Per miles ridden, a motorcycle is going to depreciate faster as a percentage of its value. Cars are just known to go further in terms of accumulated miles. It is not uncommon to see cars reach 200K miles these days, and buying a car with 40K miles is considered almost the same as buying new. Buying a motorcycle with 40K miles, is what a lot would consider higher miles. It is true many brands with better engine quality like BMW, Moto Guzzi, and even Harley these days will regularly surpass these totals and maybe even get into the hundreds of thousands of miles. However, since motorcycles are generally just ridden less, there is always an opportunity to buy a similar bike with way less miles. For instance, consider a 5 year old R1200GS BMW with 50K miles is going to have to be priced significantly cheaper than a 5 year old bike with 10K miles. Just because there are many of them on the market with 10K miles to choose from, and 50K miles is considered to be a lot for a motorcycle.

What motorcycle can give cars a run for their money?

The types of motorcycle which are the most economical commuting compared to a car are low displacement Japanese bikes, likely a Honda or Yamaha (which seem to depreciate less.) The MPG difference between the motorcycle and car will be maximized with lower displacement. The initial cost of the motorcycle will be low, and the depreciation (although accumulating faster) will be less on a nominal basis because of the relative cheap cost of the bike. Lower displacement lighter bikes generally will not need tries as often, and have lower insurance costs.

What about hauling stuff, passengers, rain, bad weather, and the winter?

Yes these are all things which make the motorcycle question a lot more difficult. They are concerns which, if you live in the right area might necessitate you retaining ownership of a car for those days which just aren’t great for going out on the bike. If you have to do that, and have both a car and a motorcycle, there’s no way you’re really saving money if you’re buying the bike to commute.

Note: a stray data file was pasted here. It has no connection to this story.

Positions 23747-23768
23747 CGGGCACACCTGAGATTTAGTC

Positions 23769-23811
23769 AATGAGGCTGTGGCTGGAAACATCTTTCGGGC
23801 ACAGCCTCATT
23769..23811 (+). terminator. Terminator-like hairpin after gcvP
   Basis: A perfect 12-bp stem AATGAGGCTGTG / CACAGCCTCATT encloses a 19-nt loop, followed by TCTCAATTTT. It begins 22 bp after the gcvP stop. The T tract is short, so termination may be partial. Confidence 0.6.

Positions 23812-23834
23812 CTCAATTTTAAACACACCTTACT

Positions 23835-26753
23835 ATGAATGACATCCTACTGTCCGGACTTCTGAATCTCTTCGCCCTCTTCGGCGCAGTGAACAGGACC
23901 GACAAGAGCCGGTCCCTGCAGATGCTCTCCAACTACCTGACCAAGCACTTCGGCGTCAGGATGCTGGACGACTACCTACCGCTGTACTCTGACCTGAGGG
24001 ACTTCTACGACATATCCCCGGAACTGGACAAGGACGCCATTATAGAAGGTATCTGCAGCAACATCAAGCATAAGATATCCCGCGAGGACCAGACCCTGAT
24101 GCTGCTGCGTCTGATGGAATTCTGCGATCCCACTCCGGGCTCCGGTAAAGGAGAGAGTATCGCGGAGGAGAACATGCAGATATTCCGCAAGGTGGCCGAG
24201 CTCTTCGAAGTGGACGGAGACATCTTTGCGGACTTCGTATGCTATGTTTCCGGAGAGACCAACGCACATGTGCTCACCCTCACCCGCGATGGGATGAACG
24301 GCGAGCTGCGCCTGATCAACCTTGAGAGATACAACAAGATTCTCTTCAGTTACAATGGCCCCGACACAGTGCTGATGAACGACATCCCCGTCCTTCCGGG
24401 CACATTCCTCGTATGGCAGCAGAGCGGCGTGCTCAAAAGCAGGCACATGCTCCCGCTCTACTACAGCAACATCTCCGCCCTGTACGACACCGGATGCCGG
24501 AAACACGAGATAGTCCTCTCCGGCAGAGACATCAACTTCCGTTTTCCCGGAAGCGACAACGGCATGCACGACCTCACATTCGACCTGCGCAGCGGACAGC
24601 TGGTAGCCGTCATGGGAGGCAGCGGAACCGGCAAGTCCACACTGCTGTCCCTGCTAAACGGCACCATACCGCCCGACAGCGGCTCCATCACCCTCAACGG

Time Cost: Lane Splitting CA

There is also an additional dynamic dynamic at play here, which potentially trumps them all if you live in certain areas of California. In most place in the US, you’re not likely to save much time commuting on a motorcycle compared to a car, and may even have to spend more time putting on and taking off your gear so as your commute process would actually be longer. However, in California where there is notoriously bad traffic it is actually legal to lane split, or drive between the lanes of cars when cars are stopped in traffic. Motorcycles can also take advantage of the carpool lanes. These advantages of using a motorcycle in such a scenario really amount to how valuable your time is, and the loss of aggravation from sitting in traffic. If I lived in LA and had to commute I would certainly do it on a motorcycle most of the time, the extra time is certainly worth it to me, and I hate traffic.

So which is a cheaper and more efficient decision for commuting purposes?

Like I said at the beginning of the article, at the end of the day you should not view a motorcycle as a way to save money commuting. There are lots of factors which substantially mitigate the cost saving affects of maybe lower initial cost, higher MPG, and lower insurance. Ride and commute your on your motorcycle because you love to ride.